Enjoy him while you can, because someday Goldberg is going to be gone
from the sport, living in a shack out in the desert talking to himself.

- Kimberly hypes the WCW website.

- Scott Hall comes out and instead of doing his survey he offers to team up
with Hogan in the main event.

- Kevin Nash comes out and he as well tosses his hat into Hogan's corner.
Hogan, Hall and Nash vs. the Giant, Sting and Savage. Big match ... until
the other NWO members run in, that is. WCW only has themselves to blame
for making me this cynical.

Apparently the "Billy" has been dropped. Angst will do that to you. This
is the first (and only) really good match of the show. Malenko wins with
the Texas Cloverleaf. Late in the match Chris Jericho comes to the ring.
After the finish, Jericho urges the other Flock members to go into the
ring. Instead of attacking Malenko, they turn on Jericho. (It made no
sense, but it was funny to watch.)

HOUR TWO Hosted By: Schiavone, Tenay and Zbyszko.

- Hogan and Bischoff come to the ring again: this time to crow over how
easily they put together a team to face the Giant and his friends.

- Some shots at the WCW events which took place on the Duke University
campus earlier in the day are shown. Okerlund then makes a total ass of
himself by killing the enthusiasm of some of the fans by him in the live
shot of the college crowd. More on this later.

- BRIAN ADAMS vs. KAOS (w/ Rage)
... better known as High Voltage. I guess this is supposed to show that
Kaos can't compete as a singles wrestler, as he tries to get his partner
Rage to come off the top rope on Adams. Adams foils the attempt and puts
Kaos away with a tilt-a-whirl slam.

- Bobby Heenan joins the announcing crew, replacing Zbyszko.

- Konan comes to the ring to badmouth Juventud Guerrera (and in the process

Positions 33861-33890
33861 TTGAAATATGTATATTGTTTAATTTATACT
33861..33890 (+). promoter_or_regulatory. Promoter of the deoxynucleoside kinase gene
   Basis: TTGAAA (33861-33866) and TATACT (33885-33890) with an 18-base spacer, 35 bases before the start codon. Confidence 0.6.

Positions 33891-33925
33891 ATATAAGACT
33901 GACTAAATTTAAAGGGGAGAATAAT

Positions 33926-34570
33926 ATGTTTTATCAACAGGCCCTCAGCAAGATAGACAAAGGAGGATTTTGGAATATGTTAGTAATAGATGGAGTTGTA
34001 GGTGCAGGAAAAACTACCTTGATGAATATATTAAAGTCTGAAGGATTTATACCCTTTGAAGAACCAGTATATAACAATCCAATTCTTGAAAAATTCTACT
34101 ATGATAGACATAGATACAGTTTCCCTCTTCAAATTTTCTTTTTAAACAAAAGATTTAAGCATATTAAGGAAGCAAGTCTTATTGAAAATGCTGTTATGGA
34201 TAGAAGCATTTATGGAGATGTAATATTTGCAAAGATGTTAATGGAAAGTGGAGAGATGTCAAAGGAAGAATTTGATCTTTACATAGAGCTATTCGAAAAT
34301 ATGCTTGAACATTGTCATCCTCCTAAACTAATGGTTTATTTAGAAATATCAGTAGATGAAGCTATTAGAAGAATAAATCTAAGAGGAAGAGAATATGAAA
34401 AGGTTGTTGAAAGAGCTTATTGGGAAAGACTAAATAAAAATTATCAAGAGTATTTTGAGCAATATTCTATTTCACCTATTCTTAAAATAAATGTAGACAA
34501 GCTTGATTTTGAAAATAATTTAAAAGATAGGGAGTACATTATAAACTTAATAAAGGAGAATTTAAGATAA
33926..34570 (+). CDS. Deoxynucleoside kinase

alleges that WCW doesn't respect any of the Mexican wrestlers). Konan
says he has an NWO cruiserweight for Juventud to face if he wants to
fight Konan. (Again WCW ignores the fact that Konan already agreed to
face Juventud in a match this week. I should say that this is the angle,
actually, as the two will obviously face off at the PPV, where Guerrera
will undoubtedly get the win.) Guerrera comes to the ring, followed by
Scott Norton, who is Konan's new "cruiserweight".

Norton folds, spindles and mutilates Guerrera, pinning him after a
shoulderbreaker over his knee. This is, of course, all designed to make
the 8 and 80 year olds in the crowd think that Guerrera has no chance in
hell of beating Konan at the PPV.

- A video package showing the feud between Raven, Chris Benoit and Diamond
Dallas Page is shown.

The match starts of great. Of course, this being a Benoit match, WCW
takes a commercial right in the middle. Once back they're in the middle
of a lengthy rest hold sequence. DDP gets worked over for a while,
eventually making the hot tag to Benoit. Benoit cleans house, putting
Raven into the triple belly-to-back suplex (which Raven stops at two by
mule kicking Benoit in the googlies). The finish then gets a bit silly,
with Benoit slapping the Crippler Crossface on Raven. Page, meanwhile,
nails Saturn with a Diamond Cutter out of the corner. Page accidentally
lands on Benoit and those two start to go at it, brawling down the aisle
and out of the ringside area. Raven and Saturn win via countout, even
though both lie unconscious in the ring.

Too bad WCW has to push Benoit and Page at each other in this manner in
order to get the fans to accept the notion of the two fighting each
other. (At least they didn't turn one of the heel ... I'll give them that

HOUR THREE Hosted By: Schiavone, Tenay and Bobby "The Brain" Heenan.

- Mean Gene is still on campus. Dominos pizza has arrived for some well
needed nourishment and product placement. Okerlund asks several kids
questions, then pulls the mic away before they can finish answering. The
Nitro Girls do a number.

- KONAN (w/ Vincent) vs. DAVEY BOY SMITH
Even though Schiavone talks up how great Konan is, the Bulldog has no
problem with him, putting him away in almost no time with a powerslam.

- Mike Tenay interviews Ric Flair. Flair works the Carolina crowd like a

Jericho has only a small amount of trouble getting the win over Disco,
making him submit to the Lion Tamer.

- Okerlund again enters the fray, this time yelling at a fan for excitedly
holding up a Nitro t-shirt. Another fan reaches over to rub Okerlund's
bald head and Mean Gene almost snaps, calling the fans around him
"clowns". Another guy leans into the shot and Mean Gene tells him he'd